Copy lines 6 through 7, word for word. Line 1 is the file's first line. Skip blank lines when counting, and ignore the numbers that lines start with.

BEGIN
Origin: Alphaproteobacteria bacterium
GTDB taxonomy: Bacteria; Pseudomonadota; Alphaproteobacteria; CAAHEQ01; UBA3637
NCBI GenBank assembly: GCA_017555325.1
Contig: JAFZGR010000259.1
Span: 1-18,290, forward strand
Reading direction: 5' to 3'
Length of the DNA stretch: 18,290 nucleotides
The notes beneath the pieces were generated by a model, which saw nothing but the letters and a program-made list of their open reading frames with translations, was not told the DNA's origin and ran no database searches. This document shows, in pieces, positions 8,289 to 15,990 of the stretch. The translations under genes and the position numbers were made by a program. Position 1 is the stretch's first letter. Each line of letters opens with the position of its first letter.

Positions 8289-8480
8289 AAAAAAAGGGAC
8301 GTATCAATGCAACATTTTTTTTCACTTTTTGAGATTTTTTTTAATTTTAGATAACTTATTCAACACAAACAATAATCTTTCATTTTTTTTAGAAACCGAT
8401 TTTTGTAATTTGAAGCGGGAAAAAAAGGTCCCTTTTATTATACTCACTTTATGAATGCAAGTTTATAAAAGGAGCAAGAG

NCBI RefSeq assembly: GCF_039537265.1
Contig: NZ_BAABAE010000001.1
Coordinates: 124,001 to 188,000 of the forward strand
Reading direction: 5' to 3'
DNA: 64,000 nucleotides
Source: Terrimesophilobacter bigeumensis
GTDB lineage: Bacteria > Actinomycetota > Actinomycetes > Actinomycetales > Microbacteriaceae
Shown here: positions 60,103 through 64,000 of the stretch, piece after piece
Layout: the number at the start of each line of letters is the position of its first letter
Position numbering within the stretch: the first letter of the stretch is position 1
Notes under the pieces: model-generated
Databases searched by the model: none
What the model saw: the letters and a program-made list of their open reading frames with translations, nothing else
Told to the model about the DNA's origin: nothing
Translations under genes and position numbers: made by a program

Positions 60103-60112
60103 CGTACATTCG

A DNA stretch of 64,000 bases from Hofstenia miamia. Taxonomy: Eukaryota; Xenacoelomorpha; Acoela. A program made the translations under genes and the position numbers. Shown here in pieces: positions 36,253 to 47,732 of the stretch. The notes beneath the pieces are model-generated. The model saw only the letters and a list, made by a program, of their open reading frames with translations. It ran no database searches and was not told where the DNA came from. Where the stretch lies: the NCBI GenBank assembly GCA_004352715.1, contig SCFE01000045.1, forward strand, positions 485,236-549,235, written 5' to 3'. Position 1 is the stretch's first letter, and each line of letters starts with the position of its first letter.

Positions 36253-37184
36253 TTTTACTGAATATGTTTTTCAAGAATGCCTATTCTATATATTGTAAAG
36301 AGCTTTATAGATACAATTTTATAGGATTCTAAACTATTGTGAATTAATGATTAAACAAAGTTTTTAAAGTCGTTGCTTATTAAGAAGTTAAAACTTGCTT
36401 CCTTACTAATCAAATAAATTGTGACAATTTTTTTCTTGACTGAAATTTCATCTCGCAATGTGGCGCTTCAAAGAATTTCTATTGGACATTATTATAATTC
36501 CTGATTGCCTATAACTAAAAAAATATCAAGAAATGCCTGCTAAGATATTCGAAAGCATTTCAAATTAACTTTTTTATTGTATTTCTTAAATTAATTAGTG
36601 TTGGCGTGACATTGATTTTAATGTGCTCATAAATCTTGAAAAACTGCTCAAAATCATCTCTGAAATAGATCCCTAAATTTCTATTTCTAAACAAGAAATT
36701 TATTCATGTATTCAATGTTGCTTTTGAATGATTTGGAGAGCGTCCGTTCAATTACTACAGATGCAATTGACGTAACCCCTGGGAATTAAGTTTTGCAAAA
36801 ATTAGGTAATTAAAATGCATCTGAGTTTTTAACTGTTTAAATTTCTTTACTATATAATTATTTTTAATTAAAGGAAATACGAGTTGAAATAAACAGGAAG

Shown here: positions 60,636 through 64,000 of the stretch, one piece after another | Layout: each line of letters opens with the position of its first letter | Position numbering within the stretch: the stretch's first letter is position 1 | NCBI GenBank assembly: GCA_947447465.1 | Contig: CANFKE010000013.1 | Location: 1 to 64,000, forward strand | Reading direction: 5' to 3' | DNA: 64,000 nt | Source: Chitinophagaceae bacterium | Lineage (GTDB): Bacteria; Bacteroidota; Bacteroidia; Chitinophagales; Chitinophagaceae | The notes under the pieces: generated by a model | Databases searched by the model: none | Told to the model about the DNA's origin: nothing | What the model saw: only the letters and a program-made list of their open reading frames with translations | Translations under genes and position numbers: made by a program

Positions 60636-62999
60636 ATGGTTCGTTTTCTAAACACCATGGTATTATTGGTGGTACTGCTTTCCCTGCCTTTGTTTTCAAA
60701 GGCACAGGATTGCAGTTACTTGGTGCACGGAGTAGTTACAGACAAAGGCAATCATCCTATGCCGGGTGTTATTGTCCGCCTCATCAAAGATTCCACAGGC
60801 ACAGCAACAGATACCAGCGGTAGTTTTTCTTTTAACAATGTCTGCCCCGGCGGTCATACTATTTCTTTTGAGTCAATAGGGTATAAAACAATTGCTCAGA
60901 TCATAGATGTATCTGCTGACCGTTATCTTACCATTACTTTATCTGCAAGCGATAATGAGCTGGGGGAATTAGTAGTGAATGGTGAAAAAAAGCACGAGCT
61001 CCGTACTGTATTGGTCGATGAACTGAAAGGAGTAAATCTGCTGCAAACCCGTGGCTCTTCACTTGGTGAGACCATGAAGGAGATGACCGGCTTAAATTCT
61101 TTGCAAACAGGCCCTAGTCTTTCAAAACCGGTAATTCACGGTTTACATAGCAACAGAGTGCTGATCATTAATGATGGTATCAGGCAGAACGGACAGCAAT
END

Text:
Reading direction: 5' to 3'
Length of the DNA stretch: 18,290 nucleotides